Seamless travel across NCR still a distant dream | delhi | Hindustan Times
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Seamless travel across NCR still a distant dream

delhi Updated: Jan 10, 2010 23:28 IST
Anuradha Mukherjee

The Government of India may be planning seamless travel from the National Capital Region (NCR) for foreign tourists heading in the direction of Agra in Uttar Pradesh and Jaipur in Rajasthan, but the ground situation is far from perfect.

As per a plan floated by the Union tourism ministry, ahead of Commonwealth Games, a tourist travelling out of Delhi, in a hired vehicle, should be able to pay all his taxes at one point and head towards his destination unhindered by winding toll plaza queues.

The ministry had suggested colour-coded passes, indicating the number of states the vehicle had already paid for visiting.

Unlike private vehicles, all tourist vehicles have to queue up with commercial vehicles for paying toll taxes and other dues.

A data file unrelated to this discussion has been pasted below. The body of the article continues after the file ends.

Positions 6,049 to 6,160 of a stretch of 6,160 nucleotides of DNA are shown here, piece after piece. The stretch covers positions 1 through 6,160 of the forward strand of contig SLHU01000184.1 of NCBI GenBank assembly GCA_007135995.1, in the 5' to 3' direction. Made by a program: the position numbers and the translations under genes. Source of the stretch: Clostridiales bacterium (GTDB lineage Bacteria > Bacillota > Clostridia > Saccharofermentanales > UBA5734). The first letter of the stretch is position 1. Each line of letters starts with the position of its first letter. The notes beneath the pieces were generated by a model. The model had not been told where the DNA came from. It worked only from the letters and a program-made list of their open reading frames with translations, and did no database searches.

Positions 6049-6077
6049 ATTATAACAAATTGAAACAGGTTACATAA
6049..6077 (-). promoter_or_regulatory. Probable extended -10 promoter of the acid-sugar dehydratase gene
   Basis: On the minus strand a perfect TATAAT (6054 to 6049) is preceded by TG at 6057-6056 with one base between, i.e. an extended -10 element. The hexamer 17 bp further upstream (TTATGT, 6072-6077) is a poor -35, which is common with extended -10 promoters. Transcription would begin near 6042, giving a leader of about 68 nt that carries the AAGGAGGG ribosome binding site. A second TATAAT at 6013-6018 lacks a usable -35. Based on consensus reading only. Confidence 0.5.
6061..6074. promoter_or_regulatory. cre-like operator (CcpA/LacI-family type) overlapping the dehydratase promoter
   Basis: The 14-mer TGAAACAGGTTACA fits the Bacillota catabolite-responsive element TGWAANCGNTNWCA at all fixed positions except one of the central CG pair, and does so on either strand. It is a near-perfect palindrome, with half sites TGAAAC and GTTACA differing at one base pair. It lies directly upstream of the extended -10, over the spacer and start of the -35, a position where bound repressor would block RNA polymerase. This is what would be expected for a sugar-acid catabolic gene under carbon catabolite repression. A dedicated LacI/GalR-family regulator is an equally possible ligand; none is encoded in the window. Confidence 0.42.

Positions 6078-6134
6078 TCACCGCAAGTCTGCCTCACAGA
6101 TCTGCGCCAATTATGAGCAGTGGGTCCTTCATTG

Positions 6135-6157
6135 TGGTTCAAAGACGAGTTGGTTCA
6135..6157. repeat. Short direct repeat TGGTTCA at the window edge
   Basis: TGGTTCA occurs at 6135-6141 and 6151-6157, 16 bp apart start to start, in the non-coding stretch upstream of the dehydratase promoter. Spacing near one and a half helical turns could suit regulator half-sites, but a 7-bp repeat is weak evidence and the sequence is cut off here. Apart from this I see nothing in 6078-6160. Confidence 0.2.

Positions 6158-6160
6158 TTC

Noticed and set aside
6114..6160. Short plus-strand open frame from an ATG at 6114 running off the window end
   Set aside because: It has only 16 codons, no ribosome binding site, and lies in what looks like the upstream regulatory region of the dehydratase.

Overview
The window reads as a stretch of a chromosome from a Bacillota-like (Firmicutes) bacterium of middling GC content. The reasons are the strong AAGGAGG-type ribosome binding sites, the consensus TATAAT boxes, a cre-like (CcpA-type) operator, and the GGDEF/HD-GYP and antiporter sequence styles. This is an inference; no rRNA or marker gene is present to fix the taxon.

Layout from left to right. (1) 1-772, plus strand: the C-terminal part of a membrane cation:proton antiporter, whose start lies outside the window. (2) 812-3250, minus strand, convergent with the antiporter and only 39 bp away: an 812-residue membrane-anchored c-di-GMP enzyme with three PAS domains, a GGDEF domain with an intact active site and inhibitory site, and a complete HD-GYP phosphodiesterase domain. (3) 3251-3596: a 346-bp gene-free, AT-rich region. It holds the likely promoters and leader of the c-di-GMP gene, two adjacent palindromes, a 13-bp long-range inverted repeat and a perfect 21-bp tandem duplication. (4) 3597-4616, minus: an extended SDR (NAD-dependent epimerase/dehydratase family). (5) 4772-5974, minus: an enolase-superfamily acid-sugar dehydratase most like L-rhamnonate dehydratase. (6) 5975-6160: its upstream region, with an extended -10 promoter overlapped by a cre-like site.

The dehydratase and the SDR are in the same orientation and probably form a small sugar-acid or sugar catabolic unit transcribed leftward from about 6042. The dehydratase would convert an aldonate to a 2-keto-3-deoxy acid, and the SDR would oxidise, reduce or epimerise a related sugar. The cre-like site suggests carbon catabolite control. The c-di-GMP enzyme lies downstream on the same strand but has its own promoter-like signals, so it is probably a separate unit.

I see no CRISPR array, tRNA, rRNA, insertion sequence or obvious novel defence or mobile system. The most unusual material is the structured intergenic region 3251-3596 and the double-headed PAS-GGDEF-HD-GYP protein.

“Tourist taxis pay their taxes in Delhi and the transport department transfers the money to the states concerned. They are issued stickers, with different colours for the number of states they are due to visit,” said said Delhi chief secretary Rakesh Mehta.

“Officials at toll plazas are supposed to identify them and let them pass. The system has been put into place about a month back,” he added.

The situation on the ground, however, is very different. It seems the coloured stickers would only recommend that “these private tourist vehicles are treated on priority” at toll plazas.

“As of now, we don't have a system in place for collecting taxes on behalf of other states. The sticker will give tourists priority at toll plazas," said Delhi transport commissioner R.K. Verma.

According to Delhi government officials, states like UP, Haryana and Rajasthan need taxes like the Passenger Tax to be submitted, for which tourist vehicles would have to line-up anyway.

“The stickers would ensure they are given priority, through shorter queues,” said Verma.

Teams of Delhi officials have been travelling on these routes over the last two months to ensure the ground level staff knows what to do with the stickers.

“It’s possible the message has not percolated to the ground level staff,” said Mehta.